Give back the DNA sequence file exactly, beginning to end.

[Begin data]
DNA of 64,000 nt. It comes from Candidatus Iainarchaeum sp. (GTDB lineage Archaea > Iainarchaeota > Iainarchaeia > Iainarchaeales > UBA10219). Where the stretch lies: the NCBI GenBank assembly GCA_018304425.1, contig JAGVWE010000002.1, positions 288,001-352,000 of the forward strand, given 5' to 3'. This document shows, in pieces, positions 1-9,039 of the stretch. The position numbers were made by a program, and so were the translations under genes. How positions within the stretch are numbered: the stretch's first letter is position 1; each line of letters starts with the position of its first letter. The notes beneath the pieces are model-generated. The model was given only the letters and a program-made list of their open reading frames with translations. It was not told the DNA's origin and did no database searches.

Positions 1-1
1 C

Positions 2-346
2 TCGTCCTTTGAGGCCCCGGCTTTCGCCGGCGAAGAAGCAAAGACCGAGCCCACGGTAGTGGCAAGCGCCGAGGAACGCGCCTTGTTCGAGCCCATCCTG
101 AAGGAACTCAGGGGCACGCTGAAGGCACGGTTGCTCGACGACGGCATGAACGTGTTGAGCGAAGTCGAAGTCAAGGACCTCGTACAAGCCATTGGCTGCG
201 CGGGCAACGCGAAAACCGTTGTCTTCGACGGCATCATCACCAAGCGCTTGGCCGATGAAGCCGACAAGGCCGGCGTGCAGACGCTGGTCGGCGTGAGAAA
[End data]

DNA of 64,000 nt. It comes from Candidatus Iainarchaeum sp. (GTDB lineage Archaea > Iainarchaeota > Iainarchaeia > Iainarchaeales > UBA10219). Where the stretch lies: the NCBI GenBank assembly GCA_018304425.1, contig JAGVWE010000002.1, positions 288,001-352,000 of the forward strand, given 5' to 3'. This document shows, in pieces, positions 1-9,039 of the stretch. The position numbers were made by a program, and so were the translations under genes. How positions within the stretch are numbered: the stretch's first letter is position 1; each line of letters starts with the position of its first letter. The notes beneath the pieces are model-generated. The model was given only the letters and a program-made list of their open reading frames with translations. It was not told the DNA's origin and did no database searches.

Positions 1-1
1 C

Positions 2-346
2 TCGTCCTTTGAGGCCCCGGCTTTCGCCGGCGAAGAAGCAAAGACCGAGCCCACGGTAGTGGCAAGCGCCGAGGAACGCGCCTTGTTCGAGCCCATCCTG
101 AAGGAACTCAGGGGCACGCTGAAGGCACGGTTGCTCGACGACGGCATGAACGTGTTGAGCGAAGTCGAAGTCAAGGACCTCGTACAAGCCATTGGCTGCG
201 CGGGCAACGCGAAAACCGTTGTCTTCGACGGCATCATCACCAAGCGCTTGGCCGATGAAGCCGACAAGGCCGGCGTGCAGACGCTGGTCGGCGTGAGAAA